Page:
Nutrition for everyday activity

The current National Physical Activity Guidelines recommend that Australian adults put together at least 30 minutes of moderate intensity physical activity on most or preferably all days of the week.

If you are active to this level or less, then the general healthy eating principles outlined in the Australian Dietary Guidelines and Nutrition Australia’s Healthy Eating Pyramid, are likely to provide you with adequate energy and nutrients to match your exercise requirements.

It is important to drink enough fluid every day (preferably water), to ensure you are well hydrated, and this is especially important when you are engaging in physical activity. Water is usually the best choice for drinking before, during and after a physical activity session.

Sports drinks are generally only needed if you are exercising at a high intensity for greater than 60-90 minutes and in hot and humid conditions, or if you know you sweat heavily.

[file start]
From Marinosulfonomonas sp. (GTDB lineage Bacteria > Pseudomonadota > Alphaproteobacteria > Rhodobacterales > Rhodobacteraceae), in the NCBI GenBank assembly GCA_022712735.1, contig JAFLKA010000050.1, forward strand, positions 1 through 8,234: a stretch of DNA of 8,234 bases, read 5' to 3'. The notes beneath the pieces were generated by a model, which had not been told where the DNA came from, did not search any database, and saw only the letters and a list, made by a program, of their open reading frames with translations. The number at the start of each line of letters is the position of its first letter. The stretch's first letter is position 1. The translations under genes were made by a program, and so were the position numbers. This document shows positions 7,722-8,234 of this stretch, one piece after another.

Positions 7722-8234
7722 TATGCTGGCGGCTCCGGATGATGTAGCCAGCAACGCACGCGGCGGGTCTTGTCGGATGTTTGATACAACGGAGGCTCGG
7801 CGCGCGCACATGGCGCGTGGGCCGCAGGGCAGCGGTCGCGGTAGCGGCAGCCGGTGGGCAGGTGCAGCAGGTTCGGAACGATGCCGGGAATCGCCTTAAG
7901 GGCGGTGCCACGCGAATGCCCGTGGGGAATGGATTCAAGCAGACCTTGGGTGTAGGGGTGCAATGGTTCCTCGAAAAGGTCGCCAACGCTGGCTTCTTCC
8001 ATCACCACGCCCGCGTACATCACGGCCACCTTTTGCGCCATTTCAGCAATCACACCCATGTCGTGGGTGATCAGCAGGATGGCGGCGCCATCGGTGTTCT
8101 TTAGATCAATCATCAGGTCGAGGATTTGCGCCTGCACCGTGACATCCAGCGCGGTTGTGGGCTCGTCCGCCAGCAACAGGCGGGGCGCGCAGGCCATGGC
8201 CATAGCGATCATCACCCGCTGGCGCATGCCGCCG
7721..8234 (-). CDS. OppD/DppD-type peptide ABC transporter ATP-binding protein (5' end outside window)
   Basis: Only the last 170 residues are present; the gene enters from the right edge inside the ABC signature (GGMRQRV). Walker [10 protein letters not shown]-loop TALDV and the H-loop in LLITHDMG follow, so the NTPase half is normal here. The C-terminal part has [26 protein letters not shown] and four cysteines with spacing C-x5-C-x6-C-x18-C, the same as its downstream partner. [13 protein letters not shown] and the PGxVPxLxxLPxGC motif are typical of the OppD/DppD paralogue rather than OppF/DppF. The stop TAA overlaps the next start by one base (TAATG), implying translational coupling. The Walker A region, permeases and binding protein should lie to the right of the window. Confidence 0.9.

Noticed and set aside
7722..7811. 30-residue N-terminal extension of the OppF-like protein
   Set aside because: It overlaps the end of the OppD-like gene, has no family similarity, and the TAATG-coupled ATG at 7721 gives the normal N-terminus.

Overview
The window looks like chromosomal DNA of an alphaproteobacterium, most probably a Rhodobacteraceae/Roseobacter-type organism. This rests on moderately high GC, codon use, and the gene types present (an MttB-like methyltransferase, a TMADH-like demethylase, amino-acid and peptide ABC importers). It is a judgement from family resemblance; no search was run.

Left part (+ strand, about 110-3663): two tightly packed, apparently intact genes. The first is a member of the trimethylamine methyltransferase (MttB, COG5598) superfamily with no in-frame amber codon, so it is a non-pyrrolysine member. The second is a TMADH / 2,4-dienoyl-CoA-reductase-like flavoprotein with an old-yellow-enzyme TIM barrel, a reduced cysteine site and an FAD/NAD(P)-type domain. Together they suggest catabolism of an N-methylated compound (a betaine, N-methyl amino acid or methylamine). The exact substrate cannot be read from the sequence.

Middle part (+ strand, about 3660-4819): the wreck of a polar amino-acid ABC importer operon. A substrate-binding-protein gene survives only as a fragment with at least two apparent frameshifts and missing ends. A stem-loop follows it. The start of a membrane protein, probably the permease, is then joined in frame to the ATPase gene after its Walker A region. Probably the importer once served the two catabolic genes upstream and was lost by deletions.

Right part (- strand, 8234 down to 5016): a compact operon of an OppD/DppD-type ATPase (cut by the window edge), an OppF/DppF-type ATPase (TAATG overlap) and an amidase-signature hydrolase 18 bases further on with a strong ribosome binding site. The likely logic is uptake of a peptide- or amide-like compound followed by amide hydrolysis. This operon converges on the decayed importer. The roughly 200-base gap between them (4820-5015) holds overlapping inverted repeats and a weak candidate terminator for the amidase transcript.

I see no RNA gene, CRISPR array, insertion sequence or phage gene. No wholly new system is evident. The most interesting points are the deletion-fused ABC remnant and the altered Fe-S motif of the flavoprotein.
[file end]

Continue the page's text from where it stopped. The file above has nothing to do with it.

Should I time my meals and snacks around being active?

Carbohydrate is a key fuel source for the muscles during exercise, especially during prolonged continuous or high-intensity exercise. Our muscles maintain stores of carbohydrate in the form of glycogen. These fuel stores can last for about 90 minutes during exercise.

If you are eating balanced meals and not exercising for this long, then it is unlikely that you will need an additional carbohydrate snack before being physically active. If you do find you need a snack before exercise healthy options include:

  • a piece of fruit
  • a tub of reduced fat yoghurt or
  • wholegrain toast or crackers.
What is carbohydrate loading? Who needs to use this strategy?

Carbohydrate loading is a special strategy used to ‘super load’ muscle glycogen stores before long and intense exercise events (usually greater than 90 minutes duration), with little scope for eating or drinking during the event.

Carbohydrate loading is a strategy largely used by endurance athletes. It is important to note there is no advantage of having higher levels of fuel stored if your activity level does not demand it.

For more information about specific sports nutrition strategies for events such as these, see an Accredited Sports Dietitian.

Contact details for Accredited Sports Dietitians can be found at the Sports Dietitians Australia website. This website also has more information and fact sheets suitable for those undertaking a range of sports and exercise activities.

 

Revised May 2013.

 

Share this page